Problems such as maximization of a function f or finding the root of an equation
f (x)= 0 arise frequently in economics. However, often the function may be difficult to work with, motivating the use of approximations to the function f that are
easier to study and provide insight regarding f . One relatively simple class of
approximating functions are the polynomials. A function h is a polynomial in x if
it has the form:
h(x)= a0+a1x+a2x2+·· ·+anxn,
where each ai is a constant. So, h is the sum of terms where each term is a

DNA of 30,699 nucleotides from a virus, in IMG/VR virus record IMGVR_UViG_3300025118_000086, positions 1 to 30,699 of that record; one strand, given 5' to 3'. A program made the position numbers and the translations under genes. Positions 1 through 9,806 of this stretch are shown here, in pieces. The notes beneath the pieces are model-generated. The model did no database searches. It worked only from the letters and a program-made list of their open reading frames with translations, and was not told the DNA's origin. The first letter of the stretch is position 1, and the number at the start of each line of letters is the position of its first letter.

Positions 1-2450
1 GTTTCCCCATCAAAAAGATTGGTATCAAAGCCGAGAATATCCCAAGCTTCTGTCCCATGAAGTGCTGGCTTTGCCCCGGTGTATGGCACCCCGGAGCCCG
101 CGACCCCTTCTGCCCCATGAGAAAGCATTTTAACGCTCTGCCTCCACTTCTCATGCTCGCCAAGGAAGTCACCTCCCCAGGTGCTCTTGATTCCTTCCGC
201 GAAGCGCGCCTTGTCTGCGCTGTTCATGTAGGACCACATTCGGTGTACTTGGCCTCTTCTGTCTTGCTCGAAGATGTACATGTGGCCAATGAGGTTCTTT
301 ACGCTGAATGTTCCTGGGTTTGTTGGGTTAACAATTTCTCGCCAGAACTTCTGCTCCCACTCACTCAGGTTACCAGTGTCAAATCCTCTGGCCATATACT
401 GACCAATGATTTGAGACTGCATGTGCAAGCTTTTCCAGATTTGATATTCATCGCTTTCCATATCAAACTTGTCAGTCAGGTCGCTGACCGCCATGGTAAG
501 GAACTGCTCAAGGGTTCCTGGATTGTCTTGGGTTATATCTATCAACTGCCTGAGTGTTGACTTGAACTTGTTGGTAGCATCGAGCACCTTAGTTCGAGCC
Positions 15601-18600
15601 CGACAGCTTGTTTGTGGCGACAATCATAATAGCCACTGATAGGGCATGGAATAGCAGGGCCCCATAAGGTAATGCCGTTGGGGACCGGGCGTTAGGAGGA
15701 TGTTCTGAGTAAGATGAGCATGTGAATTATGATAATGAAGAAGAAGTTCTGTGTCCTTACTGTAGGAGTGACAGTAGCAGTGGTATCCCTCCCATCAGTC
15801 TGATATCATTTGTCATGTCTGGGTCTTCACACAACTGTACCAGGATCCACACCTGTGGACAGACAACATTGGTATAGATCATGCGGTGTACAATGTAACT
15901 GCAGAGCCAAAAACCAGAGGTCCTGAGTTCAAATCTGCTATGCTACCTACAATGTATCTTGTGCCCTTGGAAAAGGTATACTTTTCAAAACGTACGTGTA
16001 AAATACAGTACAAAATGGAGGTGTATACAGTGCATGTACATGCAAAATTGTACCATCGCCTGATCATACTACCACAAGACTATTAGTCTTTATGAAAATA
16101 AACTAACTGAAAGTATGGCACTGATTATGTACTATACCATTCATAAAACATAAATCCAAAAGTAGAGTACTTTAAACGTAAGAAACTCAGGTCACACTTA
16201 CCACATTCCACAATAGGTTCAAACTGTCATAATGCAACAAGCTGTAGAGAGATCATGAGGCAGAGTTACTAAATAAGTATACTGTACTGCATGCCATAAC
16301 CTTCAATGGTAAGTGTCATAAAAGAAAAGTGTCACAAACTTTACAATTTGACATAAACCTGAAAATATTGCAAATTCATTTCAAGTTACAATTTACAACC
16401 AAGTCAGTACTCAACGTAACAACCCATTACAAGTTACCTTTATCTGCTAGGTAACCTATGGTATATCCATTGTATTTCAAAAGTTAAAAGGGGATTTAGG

constant multiplied by x to the power of some integer, such as a3x 3, where a3
is the constant and x is raised to the power of 3. The function h is called an nth
order polynomial because the highest power is n (assuming an 6= 0). For example, h(x)= 2+x+5x2+8x3 is a third-order polynomial, as is g(x)= 2x3. Under suitable circumstances, a large class of functions can be approximated by a polynomial, so
that given the function f , one may find a polynomial such as h approximating f .
This makes it possible to discover properties of f by study of the simpler func-
tion h and that fact is a primary motivation for studying these approximations.
Taylor’s theorem concerns the approximation of functions with polynomials and
provides the theoretical basis for the polynomial approximations.